Argument for Plaintiff in Error.
to the said county and its treasurer, who turned the same over to the said county, as taxes claimed by it to be due on account of cattle owned by the said plaintiff, on the said reservation for the year 1900, the sum of $661.20; and that plaintiff, under protest, on or about November 26, 1901, paid to the said county and to its treasurer, who turned the same over to said county, as taxes claimed by it to be due on account of cattle owned by the said plaintiff on the said reservation for the year 1901, the sum of $321.95, and plaintiff avers that it neither had nor owned any cattle “at any time since 1895,” in the county of Missoula, State of Montana, except such cattle as it held on the said reservation as hereinbefore set out, and that the said taxes were exacted of it upon the said cattle. “ All of which were reared on the said reservation and fed on grasses and herbage grown thereon."
XV. And now plaintiff avers that the defendant is indebted to it on account of said payments, by it made, as hereinbefore set out, in the sum of three thousand one hundred and eight and 45/100 dollars ($3,108.45), with interest on the sum of $1,257.48 from the 23d day of November, 1898, amounting to $345.66; for interest on $867.82 from the 22d day of November, 1899, amounting to $169.35; for interest on the sum of $661.20 from the 26th day of November, 1900, amounting to $75.55; and for interest on the sum of $321.95 from the 26th day of November, 1901, amounting to the sum of $11.03.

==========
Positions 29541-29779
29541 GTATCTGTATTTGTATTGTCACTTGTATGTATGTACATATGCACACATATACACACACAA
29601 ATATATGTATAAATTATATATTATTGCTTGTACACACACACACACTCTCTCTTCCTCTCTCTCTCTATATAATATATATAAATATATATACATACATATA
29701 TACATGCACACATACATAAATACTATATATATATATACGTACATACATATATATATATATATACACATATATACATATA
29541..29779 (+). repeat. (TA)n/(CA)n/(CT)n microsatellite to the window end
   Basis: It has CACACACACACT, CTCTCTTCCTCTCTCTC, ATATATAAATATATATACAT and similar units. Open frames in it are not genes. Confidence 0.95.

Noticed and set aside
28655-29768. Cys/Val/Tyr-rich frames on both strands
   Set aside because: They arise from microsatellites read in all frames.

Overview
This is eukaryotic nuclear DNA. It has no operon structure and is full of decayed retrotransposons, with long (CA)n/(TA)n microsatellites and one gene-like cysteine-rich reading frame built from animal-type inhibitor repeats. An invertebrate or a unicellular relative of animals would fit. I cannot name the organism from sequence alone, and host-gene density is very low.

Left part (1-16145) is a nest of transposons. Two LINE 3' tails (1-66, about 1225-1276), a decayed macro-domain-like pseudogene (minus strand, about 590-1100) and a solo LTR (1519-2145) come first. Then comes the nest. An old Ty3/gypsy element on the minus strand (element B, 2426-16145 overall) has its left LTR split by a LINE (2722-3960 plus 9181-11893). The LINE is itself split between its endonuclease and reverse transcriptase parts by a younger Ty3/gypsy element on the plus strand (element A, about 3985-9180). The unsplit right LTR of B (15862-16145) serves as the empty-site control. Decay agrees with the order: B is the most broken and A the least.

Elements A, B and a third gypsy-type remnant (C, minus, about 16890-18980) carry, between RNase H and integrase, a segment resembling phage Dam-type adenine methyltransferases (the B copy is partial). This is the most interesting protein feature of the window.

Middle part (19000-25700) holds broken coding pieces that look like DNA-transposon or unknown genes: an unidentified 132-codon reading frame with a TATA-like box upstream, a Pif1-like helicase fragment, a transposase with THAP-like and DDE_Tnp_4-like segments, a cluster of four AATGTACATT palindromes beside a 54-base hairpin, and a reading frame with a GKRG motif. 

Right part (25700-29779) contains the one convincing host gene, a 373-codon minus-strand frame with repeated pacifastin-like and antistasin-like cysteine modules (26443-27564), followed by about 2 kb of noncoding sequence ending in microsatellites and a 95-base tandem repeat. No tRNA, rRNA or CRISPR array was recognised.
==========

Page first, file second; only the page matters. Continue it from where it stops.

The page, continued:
Wherefore plaintiff demands judgment for said amounts, together with interest as above set forth, and for its costs.
Mr. T. J. Walsh for plaintiff in error:
The Circuit Court had jurisdiction as the case was one arising under the Constitution and laws of the United States, Osborn v. Bank, 9 Wheat. 821; New Orleans v. Mississippi, 102 U. S. 135; Gold Washing Co. v. Keyes, 96 U. S. 199; Briscoe v. So. Kansas Ry., 40 Fed. Rep. 277; Manigault v. Ward, 123 Fed. Rep. 707; Illinois v. Adams, 180 U. S. 28; Illinois Central v. Chicago, 176 U. S. 646; Railway Co. v. Rail